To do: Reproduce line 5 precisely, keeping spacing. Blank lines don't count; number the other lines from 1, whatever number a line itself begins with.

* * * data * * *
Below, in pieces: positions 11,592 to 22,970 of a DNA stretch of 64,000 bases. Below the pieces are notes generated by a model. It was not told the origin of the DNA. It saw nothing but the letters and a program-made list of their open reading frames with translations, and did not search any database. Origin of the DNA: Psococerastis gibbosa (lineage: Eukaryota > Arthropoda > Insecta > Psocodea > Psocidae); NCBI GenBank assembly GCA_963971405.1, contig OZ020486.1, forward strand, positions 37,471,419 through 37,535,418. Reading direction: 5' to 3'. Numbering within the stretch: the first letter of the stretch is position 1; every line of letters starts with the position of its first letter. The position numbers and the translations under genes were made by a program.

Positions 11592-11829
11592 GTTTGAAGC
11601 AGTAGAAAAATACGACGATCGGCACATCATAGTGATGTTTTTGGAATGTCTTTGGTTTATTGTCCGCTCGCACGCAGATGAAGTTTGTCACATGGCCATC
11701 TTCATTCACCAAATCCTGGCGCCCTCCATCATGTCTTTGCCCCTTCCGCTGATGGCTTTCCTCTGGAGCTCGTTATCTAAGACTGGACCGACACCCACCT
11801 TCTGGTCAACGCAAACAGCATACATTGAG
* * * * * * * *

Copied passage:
11701 TTCATTCACCAAATCCTGGCGCCCTCCATCATGTCTTTGCCCCTTCCGCTGATGGCTTTCCTCTGGAGCTCGTTATCTAAGACTGGACCGACACCCACCT